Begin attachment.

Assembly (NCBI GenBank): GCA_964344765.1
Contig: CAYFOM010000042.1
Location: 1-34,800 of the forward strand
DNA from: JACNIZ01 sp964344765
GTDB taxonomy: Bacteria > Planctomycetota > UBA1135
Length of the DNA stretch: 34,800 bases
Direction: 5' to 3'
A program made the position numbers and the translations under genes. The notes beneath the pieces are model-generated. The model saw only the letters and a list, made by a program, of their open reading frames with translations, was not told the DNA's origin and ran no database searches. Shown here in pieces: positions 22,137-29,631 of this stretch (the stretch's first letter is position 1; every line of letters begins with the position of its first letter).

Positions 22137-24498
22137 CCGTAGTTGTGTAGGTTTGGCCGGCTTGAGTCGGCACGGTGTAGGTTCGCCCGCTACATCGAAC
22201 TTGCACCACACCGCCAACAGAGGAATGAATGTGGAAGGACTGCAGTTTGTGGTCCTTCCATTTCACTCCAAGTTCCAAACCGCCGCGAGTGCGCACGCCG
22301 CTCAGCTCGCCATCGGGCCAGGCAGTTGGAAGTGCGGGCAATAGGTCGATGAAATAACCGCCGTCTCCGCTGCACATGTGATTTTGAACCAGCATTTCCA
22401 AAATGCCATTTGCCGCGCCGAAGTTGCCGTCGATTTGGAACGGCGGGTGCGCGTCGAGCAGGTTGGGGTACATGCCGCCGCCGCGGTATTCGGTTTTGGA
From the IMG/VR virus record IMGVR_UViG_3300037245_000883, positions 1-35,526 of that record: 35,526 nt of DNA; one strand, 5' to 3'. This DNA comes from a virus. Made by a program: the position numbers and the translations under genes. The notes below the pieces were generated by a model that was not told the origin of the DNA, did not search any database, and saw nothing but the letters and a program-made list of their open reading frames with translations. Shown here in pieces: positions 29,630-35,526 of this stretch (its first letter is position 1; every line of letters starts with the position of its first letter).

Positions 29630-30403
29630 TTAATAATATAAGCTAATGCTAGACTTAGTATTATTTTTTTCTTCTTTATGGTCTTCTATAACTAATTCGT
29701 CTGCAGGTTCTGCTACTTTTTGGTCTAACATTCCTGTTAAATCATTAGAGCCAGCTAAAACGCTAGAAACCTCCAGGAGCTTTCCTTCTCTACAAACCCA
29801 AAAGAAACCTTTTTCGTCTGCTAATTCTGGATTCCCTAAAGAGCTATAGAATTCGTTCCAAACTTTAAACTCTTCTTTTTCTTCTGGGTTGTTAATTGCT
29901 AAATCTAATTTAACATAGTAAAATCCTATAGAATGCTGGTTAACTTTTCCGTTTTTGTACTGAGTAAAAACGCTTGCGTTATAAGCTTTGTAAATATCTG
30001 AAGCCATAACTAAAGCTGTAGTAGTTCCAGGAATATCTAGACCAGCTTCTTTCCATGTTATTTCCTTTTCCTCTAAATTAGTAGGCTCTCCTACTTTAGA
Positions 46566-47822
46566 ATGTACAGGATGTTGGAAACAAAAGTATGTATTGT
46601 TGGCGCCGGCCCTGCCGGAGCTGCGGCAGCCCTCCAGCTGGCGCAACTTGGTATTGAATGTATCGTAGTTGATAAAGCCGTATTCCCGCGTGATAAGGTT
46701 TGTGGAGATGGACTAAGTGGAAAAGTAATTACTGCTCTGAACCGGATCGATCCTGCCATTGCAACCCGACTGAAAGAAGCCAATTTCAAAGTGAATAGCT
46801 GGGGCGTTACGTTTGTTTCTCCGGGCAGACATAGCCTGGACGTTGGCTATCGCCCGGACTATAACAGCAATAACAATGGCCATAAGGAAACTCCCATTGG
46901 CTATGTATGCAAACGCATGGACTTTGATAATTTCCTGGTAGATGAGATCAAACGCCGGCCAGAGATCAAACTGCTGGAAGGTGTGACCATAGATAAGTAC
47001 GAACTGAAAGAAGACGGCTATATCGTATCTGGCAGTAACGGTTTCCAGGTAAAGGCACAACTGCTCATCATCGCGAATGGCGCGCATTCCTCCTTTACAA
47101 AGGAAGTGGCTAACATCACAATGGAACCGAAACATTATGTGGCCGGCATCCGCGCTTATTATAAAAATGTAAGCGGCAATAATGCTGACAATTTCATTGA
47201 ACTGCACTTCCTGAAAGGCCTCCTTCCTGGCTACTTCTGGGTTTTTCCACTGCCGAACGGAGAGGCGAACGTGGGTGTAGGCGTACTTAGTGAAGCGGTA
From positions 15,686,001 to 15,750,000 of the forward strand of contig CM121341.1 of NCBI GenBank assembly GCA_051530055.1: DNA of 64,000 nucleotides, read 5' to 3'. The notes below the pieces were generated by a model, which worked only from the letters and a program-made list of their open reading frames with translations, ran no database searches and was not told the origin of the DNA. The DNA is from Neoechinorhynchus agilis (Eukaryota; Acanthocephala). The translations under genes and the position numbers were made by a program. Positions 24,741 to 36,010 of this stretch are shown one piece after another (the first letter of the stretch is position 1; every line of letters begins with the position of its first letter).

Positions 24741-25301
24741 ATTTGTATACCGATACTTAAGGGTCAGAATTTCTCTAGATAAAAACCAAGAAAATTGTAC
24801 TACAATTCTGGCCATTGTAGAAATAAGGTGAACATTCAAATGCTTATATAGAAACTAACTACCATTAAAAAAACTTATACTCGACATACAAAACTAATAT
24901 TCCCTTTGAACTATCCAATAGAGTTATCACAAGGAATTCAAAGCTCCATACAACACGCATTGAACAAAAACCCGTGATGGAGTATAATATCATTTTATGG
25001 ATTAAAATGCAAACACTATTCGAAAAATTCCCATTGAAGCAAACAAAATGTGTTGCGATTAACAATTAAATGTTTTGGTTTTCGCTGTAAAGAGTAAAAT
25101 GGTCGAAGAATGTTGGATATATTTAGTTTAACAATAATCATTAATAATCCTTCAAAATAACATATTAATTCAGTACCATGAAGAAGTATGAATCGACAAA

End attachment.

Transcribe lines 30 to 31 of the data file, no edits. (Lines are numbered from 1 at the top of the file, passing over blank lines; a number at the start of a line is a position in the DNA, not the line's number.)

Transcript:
From positions 15,686,001 to 15,750,000 of the forward strand of contig CM121341.1 of NCBI GenBank assembly GCA_051530055.1: DNA of 64,000 nucleotides, read 5' to 3'. The notes below the pieces were generated by a model, which worked only from the letters and a program-made list of their open reading frames with translations, ran no database searches and was not told the origin of the DNA. The DNA is from Neoechinorhynchus agilis (Eukaryota; Acanthocephala). The translations under genes and the position numbers were made by a program. Positions 24,741 to 36,010 of this stretch are shown one piece after another (the first letter of the stretch is position 1; every line of letters begins with the position of its first letter).

Positions 24741-25301